By Barbara Jones, Staff Writer
A proposed Hebrew-English charter school in Van Nuys won the approval Tuesday of the LAUSD board ...
Lashon Academy plans to open in July near Vanowen Street and Hayvenhurst Avenue, operating a dual-immersion program in English and Hebrew. It initially expects to enroll about 290 students in grades K-2, with a target of 660 youngsters in grades K-6 by the end of the five year charter.
The charter was approved 6-0, with board member Richard Vladovic absent, despite concerns raised by Tamar Galatzan about opening a language-based school.
"I'm generally supportive of choice," said Galatzan, who represents the Van Nuys area. "This is a choice that parents should make, and it's called private school."
Superintendent John Deasy pointed out there are several dual-immersion programs operating in Los Angeles Unified to cater to its diverse population.
"I'm interested to find out who would attend a Hebrew-English program in Van Nuys," Galatzan said, repeating her worries about "private schools masquerading as public schools."
Like Tamar Galatzan, I'm interested to find out who would attend a Hebrew-English program in Van Nuys.
(By the way, my wife's friends who send their kids to Riverside Elementary School with Tamar Galatzan's kids complain that she acts snooty toward them at parent functions, but then she would be a good bet for someday becoming the first Jewish woman mayor of Los Angeles [assuming that 2013 frontrunner Wendy Greuel doesn't convert to her husband's religion between now and election day]. After a stint with the Anti-Defamation League, she's now both on the Board of Education and is a district attorney. Prosecutor is traditional crimefighting stepping stone job on the way to the mayor's office. She seems to be of the Bloomberg/Emmanuel centrist Jewish anti-teacher's union wing that has been doing well at winning big city elections recently.)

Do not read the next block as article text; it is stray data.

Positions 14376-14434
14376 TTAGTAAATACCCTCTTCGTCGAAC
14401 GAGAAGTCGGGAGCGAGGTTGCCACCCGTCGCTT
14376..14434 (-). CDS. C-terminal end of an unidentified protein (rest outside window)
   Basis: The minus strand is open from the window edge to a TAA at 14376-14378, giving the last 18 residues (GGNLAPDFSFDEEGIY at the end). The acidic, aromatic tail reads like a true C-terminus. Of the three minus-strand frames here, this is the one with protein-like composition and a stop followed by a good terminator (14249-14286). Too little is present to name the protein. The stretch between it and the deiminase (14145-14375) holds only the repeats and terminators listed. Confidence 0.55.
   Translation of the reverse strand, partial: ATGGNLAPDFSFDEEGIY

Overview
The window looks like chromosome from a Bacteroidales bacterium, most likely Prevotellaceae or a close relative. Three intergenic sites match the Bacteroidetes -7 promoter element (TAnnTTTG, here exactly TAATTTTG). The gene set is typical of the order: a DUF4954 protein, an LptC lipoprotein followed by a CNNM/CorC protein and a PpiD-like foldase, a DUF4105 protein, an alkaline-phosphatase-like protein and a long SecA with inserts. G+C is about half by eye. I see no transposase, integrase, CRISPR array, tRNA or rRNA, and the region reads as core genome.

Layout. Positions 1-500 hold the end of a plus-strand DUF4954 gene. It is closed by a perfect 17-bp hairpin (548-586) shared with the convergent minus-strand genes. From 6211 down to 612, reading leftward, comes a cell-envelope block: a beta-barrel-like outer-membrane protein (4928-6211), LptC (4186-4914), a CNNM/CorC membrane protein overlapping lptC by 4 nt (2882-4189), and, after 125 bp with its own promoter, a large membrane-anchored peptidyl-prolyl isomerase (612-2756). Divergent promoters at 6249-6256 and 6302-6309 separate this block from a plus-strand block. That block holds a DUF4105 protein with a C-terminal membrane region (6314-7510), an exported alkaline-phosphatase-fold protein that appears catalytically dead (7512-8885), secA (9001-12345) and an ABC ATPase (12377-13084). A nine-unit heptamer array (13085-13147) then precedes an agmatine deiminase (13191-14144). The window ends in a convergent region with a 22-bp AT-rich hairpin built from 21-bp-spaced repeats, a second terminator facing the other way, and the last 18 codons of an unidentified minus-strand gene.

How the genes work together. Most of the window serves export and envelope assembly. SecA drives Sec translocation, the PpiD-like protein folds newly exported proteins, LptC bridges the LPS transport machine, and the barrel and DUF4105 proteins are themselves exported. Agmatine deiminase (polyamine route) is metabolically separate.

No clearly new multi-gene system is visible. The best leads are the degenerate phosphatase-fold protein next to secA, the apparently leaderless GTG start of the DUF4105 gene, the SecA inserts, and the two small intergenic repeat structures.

One initial theory was that the Hebrew-English school would be for Jewish parents who want to skimp on paying for their kids' bar/bat mitzvah tutoring. But the school's lengthy application for charter status emphasizes that it will teach Modern Hebrew. Is that used in bar mitzvahs?
Another idea would be that it's being organized by Ultraorthodox black hatters, who are growing rapidly in numbers in Valley Village just south of Van Nuys. In New York state, as in Israel, it's common for the Ultraorthodox to find ways to get the taxpayers to support them. On the other hand, while it's hard to find pictures of the organizers, they don't appear to be black hatters. Many of the individuals listed in the plan for the school are women, some of them businesswomen, and they don't seem to wear headcovering (although maybe they are wearing those Dolly Parton-like wigs that some sects favor - who knows? This stuff is complicated.)
The term "black hatter" comes Michael Chabon's detective novel The Yiddish Policeman's Union, where the Ultraorthodox are the bad guys.